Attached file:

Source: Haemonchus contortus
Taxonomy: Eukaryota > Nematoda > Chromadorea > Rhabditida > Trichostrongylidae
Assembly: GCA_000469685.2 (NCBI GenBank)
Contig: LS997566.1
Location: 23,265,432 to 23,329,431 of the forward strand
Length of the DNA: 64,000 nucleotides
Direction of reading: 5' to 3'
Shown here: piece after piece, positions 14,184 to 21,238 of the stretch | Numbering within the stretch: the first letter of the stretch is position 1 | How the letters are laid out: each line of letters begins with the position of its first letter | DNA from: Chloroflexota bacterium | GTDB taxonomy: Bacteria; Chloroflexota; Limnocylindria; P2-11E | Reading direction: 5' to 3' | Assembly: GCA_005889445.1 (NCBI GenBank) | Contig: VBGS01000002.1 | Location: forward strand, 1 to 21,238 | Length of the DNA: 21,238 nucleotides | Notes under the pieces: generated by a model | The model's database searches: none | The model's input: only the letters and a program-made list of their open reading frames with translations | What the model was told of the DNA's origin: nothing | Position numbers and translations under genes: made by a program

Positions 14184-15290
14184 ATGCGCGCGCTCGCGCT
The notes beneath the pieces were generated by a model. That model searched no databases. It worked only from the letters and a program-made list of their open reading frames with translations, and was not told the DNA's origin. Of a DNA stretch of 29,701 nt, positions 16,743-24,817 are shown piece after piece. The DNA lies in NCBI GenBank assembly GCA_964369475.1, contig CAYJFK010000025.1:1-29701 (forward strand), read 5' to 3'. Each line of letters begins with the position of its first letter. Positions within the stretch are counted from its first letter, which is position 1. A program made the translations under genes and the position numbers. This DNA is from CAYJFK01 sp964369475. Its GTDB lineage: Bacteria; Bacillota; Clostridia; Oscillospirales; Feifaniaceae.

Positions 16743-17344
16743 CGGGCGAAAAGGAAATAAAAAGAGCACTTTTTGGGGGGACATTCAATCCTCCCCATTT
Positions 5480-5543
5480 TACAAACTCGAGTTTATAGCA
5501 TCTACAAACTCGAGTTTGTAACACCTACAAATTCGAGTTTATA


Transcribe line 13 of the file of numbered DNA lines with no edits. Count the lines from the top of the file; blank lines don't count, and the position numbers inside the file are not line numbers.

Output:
16743 CGGGCGAAAAGGAAATAAAAAGAGCACTTTTTGGGGGGACATTCAATCCTCCCCATTT